When you have a relatively rare disease, the size of your network is of the utmost importance. Renal cell carcinoma is a rare cancer and a top medical oncologist in a community clinic setting like we have here in Columbus might see less than 10 cases of RCC per year. I just hung up from a 20-minute telephone conversation with Dr. Michael Kaehler, an RCC specialist in Munich, Germany who sees over a thousand cases of RCC every year. Dena Battle, president of KCCure, a recently launched national kidney cancer foundation with a goal of promoting research and patient care for those of us with this disease, was able to get Dr. Kaehler to convene a group of neurosurgeons and radiation oncologists in Munich to review my case.
My phone conversation with him this morning was both exciting and terrifying. The most terrifying thing I learned is that this tumor is considerably larger than we had thought. At over 10 centimeters in length, it spans my spine at L1-L3 and it is growing around my spinal nerves. More toward the exciting end of the informational spectrum is finding out that although my back is literally against the wall, there is hope for me. He sees a combination of surgery and Cyberknife (radiation) that can be brought to bear to keep the tumor in check and keep my “tumor burden” in a manageable state over time.
The first order of business for me is that I have to begin taking another TKI (tyrosine kinase inhibitor) drug (oral chemotherapy). I was a strong responder to Votrient, the drug that turned my hair white and caused me to lose 100 pounds, but it also shrunk the tumors in my spine and in my adrenal gland. IF (and this is a big if) Cabozantinib, the new drug I’ll be taking shrinks my spinal tumor, we’ll attempt to keep it at bay by using a combination of surgery and Cyberknife to keep it in check. At some point, if the tumor continues to encroach upon my spinal nerves, then I’ll have to have a surgery called a dorsal vertebrectomy to give my spinal nerves more room through my spinal canal.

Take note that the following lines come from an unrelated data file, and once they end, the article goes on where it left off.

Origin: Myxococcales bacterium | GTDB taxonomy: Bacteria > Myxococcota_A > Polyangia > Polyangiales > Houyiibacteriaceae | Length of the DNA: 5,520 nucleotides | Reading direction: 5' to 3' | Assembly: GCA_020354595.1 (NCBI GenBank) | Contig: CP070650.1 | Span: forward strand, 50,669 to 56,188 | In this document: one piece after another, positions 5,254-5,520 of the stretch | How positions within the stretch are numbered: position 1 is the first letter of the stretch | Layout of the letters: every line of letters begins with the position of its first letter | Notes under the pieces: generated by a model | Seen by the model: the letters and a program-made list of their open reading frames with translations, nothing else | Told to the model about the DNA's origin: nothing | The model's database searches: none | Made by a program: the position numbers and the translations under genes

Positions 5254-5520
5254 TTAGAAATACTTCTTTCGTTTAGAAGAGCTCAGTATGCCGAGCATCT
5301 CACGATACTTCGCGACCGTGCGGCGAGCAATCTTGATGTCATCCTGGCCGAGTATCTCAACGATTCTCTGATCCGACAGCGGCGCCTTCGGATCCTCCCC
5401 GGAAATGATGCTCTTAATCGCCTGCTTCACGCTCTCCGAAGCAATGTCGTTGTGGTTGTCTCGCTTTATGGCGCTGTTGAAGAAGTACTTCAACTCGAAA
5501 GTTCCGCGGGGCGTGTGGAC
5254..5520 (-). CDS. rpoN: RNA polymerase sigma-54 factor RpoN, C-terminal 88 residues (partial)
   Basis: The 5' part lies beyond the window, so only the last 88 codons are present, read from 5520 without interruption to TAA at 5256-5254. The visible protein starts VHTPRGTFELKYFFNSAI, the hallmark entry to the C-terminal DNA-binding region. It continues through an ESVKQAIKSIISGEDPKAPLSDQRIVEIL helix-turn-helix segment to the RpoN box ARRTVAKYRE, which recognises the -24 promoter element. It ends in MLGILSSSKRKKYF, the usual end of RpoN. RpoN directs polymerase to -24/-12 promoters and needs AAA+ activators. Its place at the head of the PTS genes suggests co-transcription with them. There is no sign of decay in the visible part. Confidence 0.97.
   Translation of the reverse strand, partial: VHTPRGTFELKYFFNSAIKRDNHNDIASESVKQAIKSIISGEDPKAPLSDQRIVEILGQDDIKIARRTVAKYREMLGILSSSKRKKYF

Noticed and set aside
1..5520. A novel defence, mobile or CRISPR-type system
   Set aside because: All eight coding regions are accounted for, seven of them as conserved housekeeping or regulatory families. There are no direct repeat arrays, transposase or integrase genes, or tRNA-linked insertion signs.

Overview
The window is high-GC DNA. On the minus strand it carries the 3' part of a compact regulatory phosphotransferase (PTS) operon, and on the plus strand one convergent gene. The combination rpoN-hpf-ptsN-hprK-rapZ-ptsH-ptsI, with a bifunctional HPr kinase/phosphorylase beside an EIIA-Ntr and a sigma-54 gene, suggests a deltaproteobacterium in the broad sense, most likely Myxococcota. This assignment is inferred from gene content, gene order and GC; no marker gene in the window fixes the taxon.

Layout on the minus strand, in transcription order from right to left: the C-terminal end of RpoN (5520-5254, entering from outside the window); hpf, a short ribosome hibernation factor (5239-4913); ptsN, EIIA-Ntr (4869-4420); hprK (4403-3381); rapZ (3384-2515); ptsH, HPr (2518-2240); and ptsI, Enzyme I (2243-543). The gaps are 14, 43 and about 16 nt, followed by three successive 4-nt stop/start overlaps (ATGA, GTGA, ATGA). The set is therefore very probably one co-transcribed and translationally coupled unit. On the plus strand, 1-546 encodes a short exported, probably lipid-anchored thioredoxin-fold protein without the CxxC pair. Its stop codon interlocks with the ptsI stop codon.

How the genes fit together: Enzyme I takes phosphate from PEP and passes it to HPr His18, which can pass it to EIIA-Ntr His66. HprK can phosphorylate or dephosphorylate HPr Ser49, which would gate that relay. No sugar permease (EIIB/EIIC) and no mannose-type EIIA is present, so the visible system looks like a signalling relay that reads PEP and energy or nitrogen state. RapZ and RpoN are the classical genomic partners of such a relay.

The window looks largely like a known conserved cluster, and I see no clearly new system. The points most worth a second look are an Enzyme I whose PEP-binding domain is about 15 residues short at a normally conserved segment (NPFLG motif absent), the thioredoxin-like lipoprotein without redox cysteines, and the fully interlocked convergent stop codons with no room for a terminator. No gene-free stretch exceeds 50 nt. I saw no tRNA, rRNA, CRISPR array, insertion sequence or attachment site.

Knowing what I know about what life is like while taking a TKI drug, I’m going to eat everything that I love over the next few days, because once the drug takes hold of me, my tongue will be turned into a one-trick pony and will only taste aluminum. Everything from my heavenly lasagne to a big juicy medium rare steak will only have one taste — aluminum. I will be nauseated and will experience diarrhea on a daily basis and it will take every bit of restraint I have to be fun to be around. That is my goal, however, because I believe that my attitude has contributed mightily to the fact that I’m still alive. Attitude, along with a loving God, loyal friends, an incredible family and a mountain of prayers.
The rest of my life, however long it turns out to be, will be a study in divine intervention, medical science and perseverance. The only part of this I can control is the perseverance, and making sure I am able to be seen by doctors who know my condition and have the mad skills to attempt to defeat it, regardless of where in the world we have to go to see them. I don’t know how we’ll afford all of this. We have great insurance, but insurance doesn’t cover trips to Germany, if we end up having to go there. We’ve made it this far, with our small business resources and faith. I don’t expect that to change going forward.